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Prize offered for high fish-free, fish feed sales

Aerin Curtis

By Aerin Einstein-Curtis

15-Mar-2016
Last updated on 16-Mar-2016 at 09:09 GMT2016-03-16T09:09:32Z

© iStock.com/defun
© iStock.com/defun

The Fish-Free Feed (F3) Challenge is seeking to support and boost sales of fish-free, fish feed.

Registration for the competition is open to companies based internationally, said Kevin Fitzsimmons, professor in the Department of Soil Water and Environmental Science at the University of Arizona. He also is one of three event judges.

The organizing group, which includes Monterey Bay Aquarium and the New England Aquarium, along with the University of Arizona, is offering a more than $145,000 reward to the first company that sells 100,000 tons of fishmeal and fish oil-free fish feed, or the group that has come the closest by September of 2017, he told FeedNavigator.  

“There have been many of us in aquaculture who have been concerned about the need to find additional, alternative ingredients for fishmeal and fish oil,” he said. “We know the supplies are very limited.”

The goal of the competition is to support innovation of new ingredients to replace both fishmeal and fish oil as the aquaculture industry is likely to continue growing, he said. “We’re using soy, and feather meal, and hydrolyzed feather meal, and algae extracts, but many of us feel that it’s not happening fast enough, that we need to get a lot more of these ingredients into commercial usage,” he added.

Competition details

Feed mills and manufactures wanting to take part in the competition can register online through April 30, said Fitzsimmons.

Currently, there are 13 organizations from all over the world set to take part, he said. There is no cap on competitors.

Once the registration period ends, participants will be asked to submit a sample of their feed for testing by the judges, he said. They also will need to submit sale numbers and a list of buyers for cross-checking.

“We’ll give a prize to the feed company that sells the most fishmeal and fish oil free diet,” said Fitzsimmons. The amount of the prize has continued to increase as groups donate to the project, he added.

All the money donated is being held in an escrow account at the Monterey Bay Aquarium, he said. Companies can submit sale records for multiple kinds of fish feeds, as long as they all meet competition guidelines.

The F3 organizers will not be asking for feed formulations and any sensitive company information collected for the competition is set to be kept confidential and destroyed at the close, said Fitzsimmons.

“Some of the bigger sponsors are considering a follow-up prize because they’re gratified with the interest generated,” he said. “The sales are starting to pick up [for these feeds] and the aquaculture industry has been moving this way.”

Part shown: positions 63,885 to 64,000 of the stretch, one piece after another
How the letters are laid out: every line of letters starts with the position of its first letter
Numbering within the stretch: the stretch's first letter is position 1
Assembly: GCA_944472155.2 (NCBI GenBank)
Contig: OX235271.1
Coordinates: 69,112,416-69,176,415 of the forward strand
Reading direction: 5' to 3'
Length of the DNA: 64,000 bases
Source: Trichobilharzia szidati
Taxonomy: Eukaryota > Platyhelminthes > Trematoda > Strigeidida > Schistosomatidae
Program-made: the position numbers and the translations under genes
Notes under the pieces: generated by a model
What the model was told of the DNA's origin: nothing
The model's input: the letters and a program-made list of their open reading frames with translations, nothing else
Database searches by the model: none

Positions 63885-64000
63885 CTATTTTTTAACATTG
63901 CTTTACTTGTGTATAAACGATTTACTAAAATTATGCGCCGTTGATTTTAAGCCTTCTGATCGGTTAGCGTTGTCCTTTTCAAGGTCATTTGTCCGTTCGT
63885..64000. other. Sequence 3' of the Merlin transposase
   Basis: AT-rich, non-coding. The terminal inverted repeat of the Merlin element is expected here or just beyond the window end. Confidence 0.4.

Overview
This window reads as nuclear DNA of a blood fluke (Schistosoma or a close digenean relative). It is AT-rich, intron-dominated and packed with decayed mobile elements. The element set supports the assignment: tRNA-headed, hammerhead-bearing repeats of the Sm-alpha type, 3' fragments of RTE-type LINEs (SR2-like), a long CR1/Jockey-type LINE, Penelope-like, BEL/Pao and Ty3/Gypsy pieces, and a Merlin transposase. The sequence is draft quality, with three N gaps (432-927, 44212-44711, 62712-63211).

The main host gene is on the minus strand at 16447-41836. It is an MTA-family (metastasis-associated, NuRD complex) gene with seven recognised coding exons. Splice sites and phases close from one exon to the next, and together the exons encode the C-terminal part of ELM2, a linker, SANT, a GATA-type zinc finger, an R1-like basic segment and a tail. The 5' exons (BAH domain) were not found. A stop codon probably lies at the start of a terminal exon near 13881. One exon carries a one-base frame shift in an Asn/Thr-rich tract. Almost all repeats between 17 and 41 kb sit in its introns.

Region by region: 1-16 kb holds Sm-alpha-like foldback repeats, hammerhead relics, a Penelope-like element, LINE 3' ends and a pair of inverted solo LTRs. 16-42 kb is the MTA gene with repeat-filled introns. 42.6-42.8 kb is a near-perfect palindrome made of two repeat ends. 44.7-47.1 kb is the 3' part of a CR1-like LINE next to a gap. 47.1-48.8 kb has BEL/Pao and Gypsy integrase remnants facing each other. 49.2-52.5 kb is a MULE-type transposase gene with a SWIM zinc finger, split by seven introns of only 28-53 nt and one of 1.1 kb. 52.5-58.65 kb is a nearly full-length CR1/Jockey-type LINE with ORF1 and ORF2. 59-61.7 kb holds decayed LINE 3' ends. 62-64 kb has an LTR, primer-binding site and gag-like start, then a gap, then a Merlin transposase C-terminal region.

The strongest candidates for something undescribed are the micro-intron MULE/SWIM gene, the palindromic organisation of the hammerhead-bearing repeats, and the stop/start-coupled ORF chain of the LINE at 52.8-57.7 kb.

Alternative ingredients

The competition was designed to promote alternative feed ingredients and as a way to potentially help protect fish populations from over-fishing, said Fitzsimmons. Some species of fish have been overused to generate the amounts of marine-based proteins used in feed creation.

“I would expect it’s going to be easier for the companies that are selling tilapia, catfish, or carp [feed] – they’re going to have the advantage to it,” said Fitzsimmons. “They were close to qualifying feeds before. It’s a fairly minor adjustment to meet the requirements – but we’d still like to see the concept adopted across the board.”

There has been research into non-marine protein sources for the production of farmed carnivorous fish like trout and salmon, he said. “The prize is designed so we get publicity and get the information out to farmers that there are perfectly good diets that don’t have fishmeal or fish oil,” he added.

The project also seeks to capitalize on work on alternative ingredients like algae, soy and corn proteins, or single cell proteins that some groups have already done, he said.  

The group does support the use of fish by-products left over from processing in fish feed, he said. But for the competition it would be almost impossible to determine the exact nature of any marine-sourced protein in the feed, so the group is requiring none be present.

“We’d love to see this more sustainably farmed seafood have the same cachet as grass-fed beef or free-range chicken, because we think this is the way to go,” he said. “If we can get some of the foodies interested, and to develop the niche market, that would benefit the shrimp farmers, the fish farmers and get that pull and demand.”

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